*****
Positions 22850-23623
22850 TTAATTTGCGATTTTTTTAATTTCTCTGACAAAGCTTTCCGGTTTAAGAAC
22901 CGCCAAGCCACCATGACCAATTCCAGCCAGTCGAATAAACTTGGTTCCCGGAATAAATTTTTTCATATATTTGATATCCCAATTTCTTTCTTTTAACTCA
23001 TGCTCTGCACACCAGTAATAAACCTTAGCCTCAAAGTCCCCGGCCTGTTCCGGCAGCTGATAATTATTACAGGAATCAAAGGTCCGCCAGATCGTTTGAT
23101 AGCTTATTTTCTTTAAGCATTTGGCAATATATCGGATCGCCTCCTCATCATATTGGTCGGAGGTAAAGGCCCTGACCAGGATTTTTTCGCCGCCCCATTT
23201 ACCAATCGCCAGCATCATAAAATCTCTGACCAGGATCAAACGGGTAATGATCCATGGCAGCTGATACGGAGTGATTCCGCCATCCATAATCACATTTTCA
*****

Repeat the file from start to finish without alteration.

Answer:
Positions 22850-23623
22850 TTAATTTGCGATTTTTTTAATTTCTCTGACAAAGCTTTCCGGTTTAAGAAC
22901 CGCCAAGCCACCATGACCAATTCCAGCCAGTCGAATAAACTTGGTTCCCGGAATAAATTTTTTCATATATTTGATATCCCAATTTCTTTCTTTTAACTCA
23001 TGCTCTGCACACCAGTAATAAACCTTAGCCTCAAAGTCCCCGGCCTGTTCCGGCAGCTGATAATTATTACAGGAATCAAAGGTCCGCCAGATCGTTTGAT
23101 AGCTTATTTTCTTTAAGCATTTGGCAATATATCGGATCGCCTCCTCATCATATTGGTCGGAGGTAAAGGCCCTGACCAGGATTTTTTCGCCGCCCCATTT
23201 ACCAATCGCCAGCATCATAAAATCTCTGACCAGGATCAAACGGGTAATGATCCATGGCAGCTGATACGGAGTGATTCCGCCATCCATAATCACATTTTCA